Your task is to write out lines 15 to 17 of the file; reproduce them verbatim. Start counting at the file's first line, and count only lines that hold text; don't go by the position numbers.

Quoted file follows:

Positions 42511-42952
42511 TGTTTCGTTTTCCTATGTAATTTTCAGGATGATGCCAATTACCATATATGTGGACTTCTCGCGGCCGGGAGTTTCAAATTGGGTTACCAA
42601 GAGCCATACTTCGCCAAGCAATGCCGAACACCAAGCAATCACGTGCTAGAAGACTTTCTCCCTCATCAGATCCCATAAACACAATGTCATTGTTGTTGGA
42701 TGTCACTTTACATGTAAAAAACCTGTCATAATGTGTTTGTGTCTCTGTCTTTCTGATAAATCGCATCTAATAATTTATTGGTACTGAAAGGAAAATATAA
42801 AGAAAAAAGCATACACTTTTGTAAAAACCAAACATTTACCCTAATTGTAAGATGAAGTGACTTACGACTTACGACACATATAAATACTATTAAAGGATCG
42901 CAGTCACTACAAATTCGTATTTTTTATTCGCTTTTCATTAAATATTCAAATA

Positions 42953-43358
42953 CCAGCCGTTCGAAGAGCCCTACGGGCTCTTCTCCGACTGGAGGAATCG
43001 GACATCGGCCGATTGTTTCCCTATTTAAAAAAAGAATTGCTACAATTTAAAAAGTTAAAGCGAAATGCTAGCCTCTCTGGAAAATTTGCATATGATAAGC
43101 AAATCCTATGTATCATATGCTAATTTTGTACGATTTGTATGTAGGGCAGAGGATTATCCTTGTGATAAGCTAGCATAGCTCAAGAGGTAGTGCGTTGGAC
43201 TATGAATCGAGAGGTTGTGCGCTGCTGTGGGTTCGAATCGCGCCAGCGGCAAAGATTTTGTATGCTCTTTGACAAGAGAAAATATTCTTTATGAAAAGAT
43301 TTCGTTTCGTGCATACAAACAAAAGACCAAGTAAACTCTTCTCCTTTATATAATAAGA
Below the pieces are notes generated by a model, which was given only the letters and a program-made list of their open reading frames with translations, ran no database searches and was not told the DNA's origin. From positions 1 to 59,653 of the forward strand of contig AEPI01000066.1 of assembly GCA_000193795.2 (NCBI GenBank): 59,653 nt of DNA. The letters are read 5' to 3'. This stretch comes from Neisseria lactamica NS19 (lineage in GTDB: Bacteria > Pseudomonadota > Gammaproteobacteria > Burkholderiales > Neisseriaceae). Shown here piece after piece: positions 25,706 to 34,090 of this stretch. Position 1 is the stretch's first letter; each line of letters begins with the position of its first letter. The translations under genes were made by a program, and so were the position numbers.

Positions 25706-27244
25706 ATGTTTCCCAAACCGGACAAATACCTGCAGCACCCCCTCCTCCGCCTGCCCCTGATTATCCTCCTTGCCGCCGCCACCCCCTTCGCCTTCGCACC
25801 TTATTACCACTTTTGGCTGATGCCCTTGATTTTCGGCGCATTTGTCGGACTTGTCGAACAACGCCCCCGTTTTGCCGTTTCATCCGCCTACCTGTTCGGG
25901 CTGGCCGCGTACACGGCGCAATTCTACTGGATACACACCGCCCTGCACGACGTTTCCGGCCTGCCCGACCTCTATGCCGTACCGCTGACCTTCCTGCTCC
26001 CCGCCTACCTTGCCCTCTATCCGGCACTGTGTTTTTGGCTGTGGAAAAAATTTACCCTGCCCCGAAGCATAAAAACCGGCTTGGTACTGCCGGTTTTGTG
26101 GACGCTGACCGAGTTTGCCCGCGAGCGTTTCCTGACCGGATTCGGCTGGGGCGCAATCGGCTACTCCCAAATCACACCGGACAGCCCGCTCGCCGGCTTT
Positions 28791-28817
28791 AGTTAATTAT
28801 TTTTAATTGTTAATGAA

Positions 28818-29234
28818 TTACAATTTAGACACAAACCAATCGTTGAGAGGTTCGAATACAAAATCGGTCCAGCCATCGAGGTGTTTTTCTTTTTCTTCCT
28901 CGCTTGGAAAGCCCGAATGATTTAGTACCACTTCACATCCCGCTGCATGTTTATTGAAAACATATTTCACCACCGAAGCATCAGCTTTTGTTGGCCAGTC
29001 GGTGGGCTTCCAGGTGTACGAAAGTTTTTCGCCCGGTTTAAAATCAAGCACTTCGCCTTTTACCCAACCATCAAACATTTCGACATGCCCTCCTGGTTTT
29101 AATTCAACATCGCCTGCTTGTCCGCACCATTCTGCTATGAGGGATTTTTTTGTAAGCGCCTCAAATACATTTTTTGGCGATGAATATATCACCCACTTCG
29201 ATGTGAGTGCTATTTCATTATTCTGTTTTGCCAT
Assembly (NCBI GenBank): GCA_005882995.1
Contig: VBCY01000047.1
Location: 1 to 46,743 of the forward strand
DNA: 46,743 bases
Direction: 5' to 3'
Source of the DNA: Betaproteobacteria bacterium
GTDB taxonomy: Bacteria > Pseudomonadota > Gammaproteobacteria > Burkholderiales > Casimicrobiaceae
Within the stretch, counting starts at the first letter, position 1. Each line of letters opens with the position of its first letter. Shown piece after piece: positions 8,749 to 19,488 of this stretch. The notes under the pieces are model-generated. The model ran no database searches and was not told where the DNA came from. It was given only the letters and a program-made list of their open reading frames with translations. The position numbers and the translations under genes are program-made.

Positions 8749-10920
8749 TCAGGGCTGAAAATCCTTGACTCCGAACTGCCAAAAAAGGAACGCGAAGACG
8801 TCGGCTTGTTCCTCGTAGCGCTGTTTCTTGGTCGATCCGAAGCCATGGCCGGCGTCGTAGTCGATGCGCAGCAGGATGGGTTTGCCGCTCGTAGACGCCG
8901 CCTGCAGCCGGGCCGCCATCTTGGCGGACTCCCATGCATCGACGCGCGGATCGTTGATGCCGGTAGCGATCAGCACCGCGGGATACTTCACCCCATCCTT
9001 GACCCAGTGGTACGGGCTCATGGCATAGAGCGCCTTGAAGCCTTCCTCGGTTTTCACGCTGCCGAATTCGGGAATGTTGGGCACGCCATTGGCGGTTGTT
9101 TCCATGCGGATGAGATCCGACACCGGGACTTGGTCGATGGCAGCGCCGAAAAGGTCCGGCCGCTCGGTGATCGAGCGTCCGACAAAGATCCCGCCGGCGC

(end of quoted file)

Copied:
25706 ATGTTTCCCAAACCGGACAAATACCTGCAGCACCCCCTCCTCCGCCTGCCCCTGATTATCCTCCTTGCCGCCGCCACCCCCTTCGCCTTCGCACC
25801 TTATTACCACTTTTGGCTGATGCCCTTGATTTTCGGCGCATTTGTCGGACTTGTCGAACAACGCCCCCGTTTTGCCGTTTCATCCGCCTACCTGTTCGGG
25901 CTGGCCGCGTACACGGCGCAATTCTACTGGATACACACCGCCCTGCACGACGTTTCCGGCCTGCCCGACCTCTATGCCGTACCGCTGACCTTCCTGCTCC